For more information on the The American Stock and Bond Collectors Association please go to scripophilyusa.org, call Bob Kerstein at 1-703-787-3552 or Scott Winslow at 603-641-8292.
New York Post–March 19, 2016 | 10:00pm
Dear John: I found stock certificates for Playboy in a box in my closet. I took them to ScottTrade to sell, but they said they couldn’t help me.
I have been trying to track this down on my own, but got nowhere. Maybe you can point me in the right direction. I know it’s not much money, but it’s mine. B.V.
Dear B.V.: Playboy was taken private in 2011, and shareholders were paid $6.15 a share. You have one certificate for seven Class A shares and another for 21 Class B shares. So, in all, that would have been worth $172.20.
You can still cash these in by contacting Playboy’s transfer agent at the time, American Stock Transfer Co. in Brooklyn. The phone number is (888) 328-5369. There are some forms you will have to fill out.
But there is a lot more to the story about Playboy’s stock.
The certificates you showed me have a picture of a woman in flowing robes holding the globe. There’s a composite of various cities in the background.
These old certificates could possibly fetch $60 from collectors, according to Bob Kerstein, founder and chief executive of Scripophily.com, which deals in collectibles.
Before the ones you own were issued, Playboy certificates had the image of a naked woman at the top — the February 1971 Playmate named Willy Rey (real name: Wilhelmina Rietveld), who posed for the image when Playboy went public that year.
Tragically, Willy Rey died of an overdose of sleeping pills in 1973 when she was 23 years old.
Her image stayed on the Playboy stock certificates until 1990, when the company recapitalized.
Why did Rey’s image get the boot? “The stock certificate quickly became a novelty, and at one point there were about 14,000 single shareholders,” making it costly for the company to keep issuing so many single shares, a Playboy spokesperson told me.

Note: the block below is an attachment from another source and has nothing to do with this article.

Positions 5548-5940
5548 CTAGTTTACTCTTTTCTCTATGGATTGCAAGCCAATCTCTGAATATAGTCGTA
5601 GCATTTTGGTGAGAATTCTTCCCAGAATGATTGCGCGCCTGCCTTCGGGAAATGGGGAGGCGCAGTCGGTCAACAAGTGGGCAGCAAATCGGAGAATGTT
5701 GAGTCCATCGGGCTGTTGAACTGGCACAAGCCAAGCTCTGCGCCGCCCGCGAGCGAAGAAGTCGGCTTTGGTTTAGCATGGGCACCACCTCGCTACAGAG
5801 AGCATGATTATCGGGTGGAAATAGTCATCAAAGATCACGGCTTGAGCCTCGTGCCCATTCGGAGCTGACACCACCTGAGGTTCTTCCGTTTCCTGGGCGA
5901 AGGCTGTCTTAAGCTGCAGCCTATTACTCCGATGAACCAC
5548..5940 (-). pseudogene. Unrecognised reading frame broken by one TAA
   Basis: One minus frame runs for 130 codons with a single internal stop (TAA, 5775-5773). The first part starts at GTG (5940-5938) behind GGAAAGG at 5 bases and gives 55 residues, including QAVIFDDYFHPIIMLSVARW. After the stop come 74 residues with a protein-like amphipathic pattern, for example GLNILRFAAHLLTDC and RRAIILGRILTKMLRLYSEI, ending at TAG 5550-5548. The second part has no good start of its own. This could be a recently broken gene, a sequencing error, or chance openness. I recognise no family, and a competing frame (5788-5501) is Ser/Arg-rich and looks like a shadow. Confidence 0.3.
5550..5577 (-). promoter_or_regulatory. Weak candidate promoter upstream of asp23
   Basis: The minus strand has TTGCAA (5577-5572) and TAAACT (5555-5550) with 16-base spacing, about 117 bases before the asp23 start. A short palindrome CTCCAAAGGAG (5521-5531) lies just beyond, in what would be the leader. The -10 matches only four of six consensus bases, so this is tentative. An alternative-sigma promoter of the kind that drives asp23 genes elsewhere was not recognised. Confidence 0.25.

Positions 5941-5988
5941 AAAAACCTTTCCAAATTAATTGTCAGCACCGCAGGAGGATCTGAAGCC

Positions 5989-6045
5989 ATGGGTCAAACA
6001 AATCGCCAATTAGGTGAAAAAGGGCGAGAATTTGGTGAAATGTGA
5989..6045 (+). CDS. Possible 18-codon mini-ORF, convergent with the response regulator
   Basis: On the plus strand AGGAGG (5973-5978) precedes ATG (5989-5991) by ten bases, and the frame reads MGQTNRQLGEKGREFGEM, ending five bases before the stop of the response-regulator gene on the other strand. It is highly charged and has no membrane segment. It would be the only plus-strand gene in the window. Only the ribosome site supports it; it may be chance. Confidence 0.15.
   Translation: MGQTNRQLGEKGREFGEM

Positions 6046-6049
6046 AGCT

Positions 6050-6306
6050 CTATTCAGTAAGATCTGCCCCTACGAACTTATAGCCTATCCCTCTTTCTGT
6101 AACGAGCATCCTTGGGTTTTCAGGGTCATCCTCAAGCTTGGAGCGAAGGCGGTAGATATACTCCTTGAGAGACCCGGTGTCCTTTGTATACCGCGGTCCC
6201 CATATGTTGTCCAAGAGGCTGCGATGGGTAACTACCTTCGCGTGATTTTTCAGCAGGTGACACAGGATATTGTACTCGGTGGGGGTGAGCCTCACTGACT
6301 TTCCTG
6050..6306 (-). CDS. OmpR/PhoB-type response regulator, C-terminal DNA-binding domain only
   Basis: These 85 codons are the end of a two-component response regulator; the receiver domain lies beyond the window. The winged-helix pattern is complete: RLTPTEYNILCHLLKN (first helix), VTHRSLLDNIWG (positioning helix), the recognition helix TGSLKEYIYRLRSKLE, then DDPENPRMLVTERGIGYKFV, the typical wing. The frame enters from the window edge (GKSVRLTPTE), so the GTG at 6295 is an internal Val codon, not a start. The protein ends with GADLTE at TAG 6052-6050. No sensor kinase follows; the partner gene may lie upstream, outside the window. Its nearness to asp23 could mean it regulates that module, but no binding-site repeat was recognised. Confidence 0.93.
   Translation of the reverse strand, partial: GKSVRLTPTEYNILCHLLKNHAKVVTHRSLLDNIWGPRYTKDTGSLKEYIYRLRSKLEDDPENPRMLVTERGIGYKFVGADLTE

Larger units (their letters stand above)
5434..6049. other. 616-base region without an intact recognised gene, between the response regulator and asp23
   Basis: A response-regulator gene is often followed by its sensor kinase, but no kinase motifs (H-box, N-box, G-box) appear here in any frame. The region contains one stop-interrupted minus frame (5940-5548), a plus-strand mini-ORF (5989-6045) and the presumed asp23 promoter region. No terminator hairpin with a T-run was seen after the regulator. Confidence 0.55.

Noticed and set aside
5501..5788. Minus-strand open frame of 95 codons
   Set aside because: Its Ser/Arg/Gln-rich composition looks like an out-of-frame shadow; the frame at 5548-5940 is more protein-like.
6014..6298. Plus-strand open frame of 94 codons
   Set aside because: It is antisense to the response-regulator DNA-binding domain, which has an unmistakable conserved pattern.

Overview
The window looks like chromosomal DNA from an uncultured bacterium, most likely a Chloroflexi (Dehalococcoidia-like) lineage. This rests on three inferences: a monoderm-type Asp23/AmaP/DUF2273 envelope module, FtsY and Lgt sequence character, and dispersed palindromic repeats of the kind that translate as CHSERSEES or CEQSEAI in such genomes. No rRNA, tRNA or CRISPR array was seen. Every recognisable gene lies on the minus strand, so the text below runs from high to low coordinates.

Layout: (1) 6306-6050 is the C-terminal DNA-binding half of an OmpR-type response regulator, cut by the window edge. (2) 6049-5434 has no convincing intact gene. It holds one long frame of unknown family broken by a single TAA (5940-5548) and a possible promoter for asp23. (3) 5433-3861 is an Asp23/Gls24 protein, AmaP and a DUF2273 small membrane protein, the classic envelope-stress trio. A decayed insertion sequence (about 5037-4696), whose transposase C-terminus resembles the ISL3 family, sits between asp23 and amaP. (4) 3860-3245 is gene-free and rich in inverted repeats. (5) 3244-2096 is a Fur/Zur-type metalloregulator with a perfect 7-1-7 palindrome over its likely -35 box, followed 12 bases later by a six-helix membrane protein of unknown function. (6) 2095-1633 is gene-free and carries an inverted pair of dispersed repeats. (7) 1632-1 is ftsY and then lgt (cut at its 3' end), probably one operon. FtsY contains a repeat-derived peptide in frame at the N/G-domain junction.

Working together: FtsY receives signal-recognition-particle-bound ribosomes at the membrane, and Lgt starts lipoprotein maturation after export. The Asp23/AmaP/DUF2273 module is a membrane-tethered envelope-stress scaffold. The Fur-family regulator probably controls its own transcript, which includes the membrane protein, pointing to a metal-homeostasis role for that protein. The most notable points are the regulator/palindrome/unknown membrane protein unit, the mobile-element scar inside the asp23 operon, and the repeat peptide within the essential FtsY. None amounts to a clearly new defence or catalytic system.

Your letters to John Crudele are streaming in fast and furiously, asking Dear John to right the wrongs you’re facing. Because of this influx, The Post Business section will feature more of your inquiries in the hope of helping you with your troubles.
Send your questions to Dear John, The New York Post, 1211 Ave. of the Americas, NY, NY 10036, or firstname.lastname@example.org
Donald Trump’s Stock Is Rising, But Not in the Way You Think
Original stock certificates from Trump Entertainment Resorts, Trump’s thrice-bankrupt holding company for his Atlantic City hotel and casino properties the Trump Taj Mahal and Trump Plaza, have seen a significant jump in interest and value since the billionaire businessman became a politician — even though the stock itself hasn’t been trading for quite some time.
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Mar 18, 2014 – Uploaded by Matthias Schmitt
Das Video zeigt die 50 Highlights der 33. Auktion für Historische Wertpapiere der HWPH AG am 26. April …
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Das Video zeigt die 50 Highlights der 31. Auktion für Historische Wertpapiere der HWPH AG am 26 …
Scripophily.com LLC company research & investing information. Find executives and the latest company news.
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Correct way to erase pencil markings from dealers on old shares and bond certificates. Franky’s Scripophily …
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Das Video zeigt die 50 Highlights der 35. Auktion für Historische Wertpapiere der HWPH AG am 18 …
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Bob.com Kerstein on CNBC discussing Scripophily / Old Stocks
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Disussion of the trends in the hobby of Scripophily which is the hobby of collecting Stock and Bond certificates.
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Das Video zeigt die 50 Highlights unserer 39. Scripophily-Auktion für Historische Wertpapiere am 17 …
May 16, 2012 – Uploaded by Bob Kerstein
… with Jane Wells, CNBC and Bob Kerstein, Scripophily.com / Bob.com … bond certificates (a hobby called …
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SESSION 1 (Lots 1 to 899): U.S. & Worldwide Banknotes, Scripophily & Security Printing Ephemera – Live …
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I present the book China’s Foreign Debt from Wilhelm Kuhlmann. If you are interested in this Scripophily book …
FOR IMMEDIATE RELEASE
Contact: Dr. Robert Schwartz
U.S., CHINESE, RUSSIAN AND WORLDWIDE BANKNOTES, SCRIPOPHILY AND COINS WILL BE SOLD AT PUBLIC AUCTION OVER THREE DAYS, FROM MONDAY, APRIL 11, TO WEDNESDAY, APRIL 13, AT ARCHIVES INTERNATIONAL AUCTIONS
The auction will be held at Archives International Auctions’ offices in Fort Lee, N.J. Featured will be Part 3 of the Alexander I. Pogrebetsky family archives of rare Chinese and Asian banknotes, and the first offering from the Silicon Valley collection of worldwide banknotes.